PowerZip v5.2

Reviewed by: Howard Carson
Published by: Trident Software
Requires: Requires: Windows 98 through XP; 16MB RAM recommended, 5MB free disk space
MSRP: US$20 single user (volume and academic license discounts available)

PowerZip is a feature-rich archiving, compression, decompression program and shell for Windows 98 through XP. PowerZip is a direct competitor to WinZip (from Niko Mak Computing - now WinZip Computing) and the top-rated ZipMagic 2000 (from Mijenix Corporation - now V-COM). PowerZip supports the ZIP, ARJ, RAR, ACE, CAB, TAR, GZ, HA, Z, and LZH archive formats. The software combines a convenient, intuitive user interface with flexibility and advanced options such as ZIP encryption (password protected ZIP files), ZIP comments, and multi- disk ZIP support.

PowerZip was tested on two computers: a PII/350MHz with 128MB RAM running Windows 98SE, and an older Dell Dimension XPS P166s with 64MB RAM running Windows 95b. Installation was flawless on both machines. Basic tests of PowerZip included compression and decompression speed comparisons with WinZip and ZipMagic 2000, as well as ZIP, CAB, TAR, and Z file compatibility.


PowerZip's speed test results were competitive - barely. Have a look at these comparisons:

  1. 16 files (EXE, ZIP, and TXT) PowerZip timing = 20 seconds to create a 12.2MB ZIP WinZip timing = 14 seconds to create a 12.0MB ZIP
  2. 184 files (EXE, ZIP, and TXT, some in sub folders) PowerZip timing = 140 seconds to create a 95.7MB ZIP WinZip timing = 90 seconds to create a 93.4MB ZIP
  3. 240 files (TXT, DOC, Quark, BMP, etc.) PowerZip timing = 115 seconds to create a 50.1MB ZIP WinZip timing = 120 seconds to create a 49.9MB ZIP

Note that PowerZip did not do anywhere near as well as WinZip timing-wise, when archiving already compressed files. PowerZip was WinZip's equal at archiving uncompressed data however. It provides similar results with CAB files (although WinZip can't create CAB files; it only reads and decompresses them). We used WinZip and ZipMagic 2000 to decompress ZIPs created with PowerZip (and vice- versa). There were no problems or incompatibilities.

PowerZip provides an option which registers it to handle its archive formats within Windows, to extract files from within Windows Explorer. It also adds a selection to Explorer's context menu for automatically extracting the contents of an archive to a new folder. PowerZip acts as a GUI shell for a variety of command-line programs which handle other compression formats (separate LHA, ARJ, and HA executables are required for LHA/LZH, ARJ, and HA compressed formats respectively). PowerZip can create Win32 and MS-DOS self-extracting ZIP files, which makes it a good utility for assembling distributable ZIPs. You can create both 16 and 32-bit files, select a default unZIP path, add comments, and run a program or display a file once the operation is complete. Other features include multiple disk spanning (e.g.: creating a 250MB archive stored on 3 Iomega Zip disks), encryption, and password protection.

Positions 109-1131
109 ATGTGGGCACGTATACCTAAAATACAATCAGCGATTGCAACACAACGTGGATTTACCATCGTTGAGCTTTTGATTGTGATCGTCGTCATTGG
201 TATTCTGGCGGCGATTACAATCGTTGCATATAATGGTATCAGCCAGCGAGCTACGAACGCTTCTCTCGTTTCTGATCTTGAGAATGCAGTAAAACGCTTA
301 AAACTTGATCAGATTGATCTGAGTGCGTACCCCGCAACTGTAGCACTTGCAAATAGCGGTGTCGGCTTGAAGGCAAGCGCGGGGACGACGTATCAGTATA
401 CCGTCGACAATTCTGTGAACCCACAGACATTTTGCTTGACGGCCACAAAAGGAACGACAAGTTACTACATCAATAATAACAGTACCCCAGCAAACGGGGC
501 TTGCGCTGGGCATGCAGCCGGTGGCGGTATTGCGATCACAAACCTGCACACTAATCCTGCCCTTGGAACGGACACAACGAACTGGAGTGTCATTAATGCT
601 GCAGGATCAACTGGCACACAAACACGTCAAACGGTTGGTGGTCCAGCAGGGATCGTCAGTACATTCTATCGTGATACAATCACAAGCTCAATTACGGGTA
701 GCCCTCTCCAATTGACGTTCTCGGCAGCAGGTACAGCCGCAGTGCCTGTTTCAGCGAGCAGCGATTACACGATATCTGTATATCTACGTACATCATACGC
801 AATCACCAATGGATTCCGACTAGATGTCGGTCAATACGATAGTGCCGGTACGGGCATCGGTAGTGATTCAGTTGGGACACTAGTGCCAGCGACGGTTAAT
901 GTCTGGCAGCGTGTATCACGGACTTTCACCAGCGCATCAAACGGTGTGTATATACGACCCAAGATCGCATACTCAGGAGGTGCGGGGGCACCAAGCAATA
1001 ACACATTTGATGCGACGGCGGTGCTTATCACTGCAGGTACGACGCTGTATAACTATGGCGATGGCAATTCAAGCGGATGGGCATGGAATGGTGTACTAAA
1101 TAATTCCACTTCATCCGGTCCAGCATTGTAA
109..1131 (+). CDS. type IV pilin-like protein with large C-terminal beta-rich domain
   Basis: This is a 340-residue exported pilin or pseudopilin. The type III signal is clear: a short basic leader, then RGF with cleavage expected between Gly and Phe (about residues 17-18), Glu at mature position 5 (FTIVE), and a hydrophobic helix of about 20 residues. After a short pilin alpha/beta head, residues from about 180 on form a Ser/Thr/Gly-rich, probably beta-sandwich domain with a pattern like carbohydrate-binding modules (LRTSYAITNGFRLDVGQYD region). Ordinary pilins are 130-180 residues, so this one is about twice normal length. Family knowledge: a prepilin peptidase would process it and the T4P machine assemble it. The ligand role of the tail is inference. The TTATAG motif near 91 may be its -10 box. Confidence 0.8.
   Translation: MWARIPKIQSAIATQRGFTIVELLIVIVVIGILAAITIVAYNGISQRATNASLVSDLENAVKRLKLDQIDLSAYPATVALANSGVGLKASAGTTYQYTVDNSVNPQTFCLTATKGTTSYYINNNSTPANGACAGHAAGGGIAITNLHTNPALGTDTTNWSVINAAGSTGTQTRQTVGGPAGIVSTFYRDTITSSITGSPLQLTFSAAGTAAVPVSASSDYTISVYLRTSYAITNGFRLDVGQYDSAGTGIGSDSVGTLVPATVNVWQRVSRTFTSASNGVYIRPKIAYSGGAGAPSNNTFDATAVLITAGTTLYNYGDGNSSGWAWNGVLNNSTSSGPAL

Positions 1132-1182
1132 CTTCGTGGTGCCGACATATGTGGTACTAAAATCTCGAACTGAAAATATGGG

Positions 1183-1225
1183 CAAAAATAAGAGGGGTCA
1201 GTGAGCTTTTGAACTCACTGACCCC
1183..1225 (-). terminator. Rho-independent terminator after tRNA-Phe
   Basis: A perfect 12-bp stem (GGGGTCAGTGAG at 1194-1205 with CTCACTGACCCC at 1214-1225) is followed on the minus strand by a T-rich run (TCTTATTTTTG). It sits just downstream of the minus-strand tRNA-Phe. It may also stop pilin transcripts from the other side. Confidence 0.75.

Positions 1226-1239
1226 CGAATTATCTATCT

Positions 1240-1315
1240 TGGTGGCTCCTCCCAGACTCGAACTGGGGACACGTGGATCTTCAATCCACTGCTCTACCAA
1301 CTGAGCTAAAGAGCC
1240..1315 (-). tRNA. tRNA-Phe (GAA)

Cons: PowerZip does not store file size data accurately - its ZIP files are sometimes read incorrectly by Windows Explorer (a 50MB test ZIP created with PowerZip and consisting of DOC, TXT, Quark, and other data files was reported as 18.MB in Explorer, while the identical ZIP created with WinZip was reported accurately). This is a serious bug because it provides users with inaccurate, favorably smaller file size data. We also found a bug when creating new test archives - drag & drop worked perfectly, but using the normal file selector dialog to select more than about 30 files/folders at a time always turned up a "Cannot read file" error. The UI is easier to use than WinZip (the New and Add archive functions in WinZip often confuse users), but PowerZip could still use tweaks in the Settings dialog (context sensitive Help would solve the problem for users unfamiliar with many terms used in both PowerZip and WinZip). Utility software makers could also take a hint from Adaptec (and others) that use long ToolTips or Guide text in the UI, rather than full blown Help files or Microsoft's 'What's This?' context Help. There's no support for UUencode or UUdecode which is a drawback for Usenet fans. No support for MIME and BinHex files (which is a problem if you regularly receive e-mailed files from Lotus Notes or Mac users). In Online Help the ARJ file link to the University of Oakland's FTP server is no longer accurate. Use the following FTP link instead: <ftp://oak.oakland.edu/ pub/ simtelnet/msdos/ arcers/arj260x.exe> (remove the angle brackets and extra spaces).

Pros: Very easy to use. Trident Software provides an easy to access bug report page and form on its Web site, as well as the usual Suggestions page. Immediate online support is also available through Frequently Asked Question files (FAQs). Single user licenses for PowerZip are US$9 less than WinZip and nearly US$20 less than ZipMagic 2000. PowerZip appears to match WinZip feature for feature and is slightly easier to use too, although it doesn't achieve the overall speed of WinZip or the speed, huge feature count and usability of ZipMagic 2000. PowerZip is reliable and comparatively inexpensive and is recommended for anyone who has occasional use for a solid archiving utility.




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